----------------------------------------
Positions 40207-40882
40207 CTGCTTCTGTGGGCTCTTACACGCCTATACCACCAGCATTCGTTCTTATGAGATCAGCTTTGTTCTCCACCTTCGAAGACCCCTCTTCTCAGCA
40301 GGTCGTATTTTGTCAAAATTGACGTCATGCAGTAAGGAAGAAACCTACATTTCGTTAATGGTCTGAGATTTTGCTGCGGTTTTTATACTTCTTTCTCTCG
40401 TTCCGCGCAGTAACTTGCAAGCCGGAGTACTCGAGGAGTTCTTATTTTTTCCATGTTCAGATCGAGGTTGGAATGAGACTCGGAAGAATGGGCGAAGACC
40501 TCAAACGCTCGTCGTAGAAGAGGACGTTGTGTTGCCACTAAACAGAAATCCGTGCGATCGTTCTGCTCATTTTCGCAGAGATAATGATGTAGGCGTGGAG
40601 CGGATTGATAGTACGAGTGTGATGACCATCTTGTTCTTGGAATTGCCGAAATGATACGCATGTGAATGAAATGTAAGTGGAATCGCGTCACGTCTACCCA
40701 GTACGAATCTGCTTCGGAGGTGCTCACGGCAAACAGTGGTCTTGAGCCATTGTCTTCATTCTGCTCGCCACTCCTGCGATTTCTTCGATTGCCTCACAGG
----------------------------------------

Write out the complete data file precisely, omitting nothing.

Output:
Positions 40207-40882
40207 CTGCTTCTGTGGGCTCTTACACGCCTATACCACCAGCATTCGTTCTTATGAGATCAGCTTTGTTCTCCACCTTCGAAGACCCCTCTTCTCAGCA
40301 GGTCGTATTTTGTCAAAATTGACGTCATGCAGTAAGGAAGAAACCTACATTTCGTTAATGGTCTGAGATTTTGCTGCGGTTTTTATACTTCTTTCTCTCG
40401 TTCCGCGCAGTAACTTGCAAGCCGGAGTACTCGAGGAGTTCTTATTTTTTCCATGTTCAGATCGAGGTTGGAATGAGACTCGGAAGAATGGGCGAAGACC
40501 TCAAACGCTCGTCGTAGAAGAGGACGTTGTGTTGCCACTAAACAGAAATCCGTGCGATCGTTCTGCTCATTTTCGCAGAGATAATGATGTAGGCGTGGAG
40601 CGGATTGATAGTACGAGTGTGATGACCATCTTGTTCTTGGAATTGCCGAAATGATACGCATGTGAATGAAATGTAAGTGGAATCGCGTCACGTCTACCCA
40701 GTACGAATCTGCTTCGGAGGTGCTCACGGCAAACAGTGGTCTTGAGCCATTGTCTTCATTCTGCTCGCCACTCCTGCGATTTCTTCGATTGCCTCACAGG